First thing I did was cut out the internal rubber and removed the felt cover. There’s four little screws located by the hinge that hold the felt cover on. The idea here is to open up the case as much as possible. You’ll notice that only the centers are cut out. You want to leave the rubber lining the edges.
After gutting the inside, I set the components down to get an idea of how it’s all going to be pieced together. The idea was to Velcro the hard drive to the top of the case and have the rest of the components on the base. This actually worked out really well. As always, when working with electronic components, wear an anti-static wrist strap and follow safety guidelines. These fun projects can turn sour fast if you get lazy.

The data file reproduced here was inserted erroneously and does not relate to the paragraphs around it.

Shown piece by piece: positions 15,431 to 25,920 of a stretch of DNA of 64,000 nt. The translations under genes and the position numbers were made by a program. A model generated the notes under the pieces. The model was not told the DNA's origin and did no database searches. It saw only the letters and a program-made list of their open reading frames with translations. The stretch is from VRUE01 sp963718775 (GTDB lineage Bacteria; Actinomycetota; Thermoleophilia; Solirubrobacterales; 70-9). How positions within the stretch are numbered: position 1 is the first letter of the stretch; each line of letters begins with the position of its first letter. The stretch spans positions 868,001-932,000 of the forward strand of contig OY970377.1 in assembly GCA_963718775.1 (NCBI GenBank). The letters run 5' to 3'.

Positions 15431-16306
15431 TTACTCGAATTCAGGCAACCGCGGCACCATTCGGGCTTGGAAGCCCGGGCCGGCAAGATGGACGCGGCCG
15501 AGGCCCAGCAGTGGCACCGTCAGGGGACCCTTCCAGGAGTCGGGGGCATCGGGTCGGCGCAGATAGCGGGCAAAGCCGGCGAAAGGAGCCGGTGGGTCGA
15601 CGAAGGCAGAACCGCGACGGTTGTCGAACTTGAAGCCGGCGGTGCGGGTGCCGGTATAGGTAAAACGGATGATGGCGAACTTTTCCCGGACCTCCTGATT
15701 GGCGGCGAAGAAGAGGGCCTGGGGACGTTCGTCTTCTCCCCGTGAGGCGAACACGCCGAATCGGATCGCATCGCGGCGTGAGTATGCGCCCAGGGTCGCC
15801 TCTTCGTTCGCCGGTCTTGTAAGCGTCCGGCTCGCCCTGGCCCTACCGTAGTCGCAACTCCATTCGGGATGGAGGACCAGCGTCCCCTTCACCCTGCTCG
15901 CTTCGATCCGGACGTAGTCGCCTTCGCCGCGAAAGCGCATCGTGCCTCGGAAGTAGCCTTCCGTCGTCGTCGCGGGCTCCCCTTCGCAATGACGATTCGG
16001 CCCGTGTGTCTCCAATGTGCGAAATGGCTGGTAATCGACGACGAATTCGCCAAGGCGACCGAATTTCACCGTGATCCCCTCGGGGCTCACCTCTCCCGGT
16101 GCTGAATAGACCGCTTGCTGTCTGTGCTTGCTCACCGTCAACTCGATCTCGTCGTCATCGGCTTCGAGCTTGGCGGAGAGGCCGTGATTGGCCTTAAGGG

You’ll notice in the photo that there’s some additional components that aren’t included in the parts list. Originally I had a 12V powered USB to SATA adapter. I was going to use that to power the box and drop the voltage down by a 5V regulator. Unfortunately I had a dumb @!# attack and damaged the board attempting to remove the plug from the board. Luckily I had a little USB to SATA adapter I removed from a case from a previous project.
It actually worked out to my advantage and reduced the components due to it not being a powered device. So, instead of regulating the 12V to 5V, I just ran the entire system off of 5V. Anyways, I left that in there in hopes that it will provoke ideas on how to accomplish the same goal… and with a little warning to watch your temperatures when extracting components from an existing board!
You’ll notice the hard drive is sitting on the lid (left) and the Raspberry Pi and USB hub is on the base (right).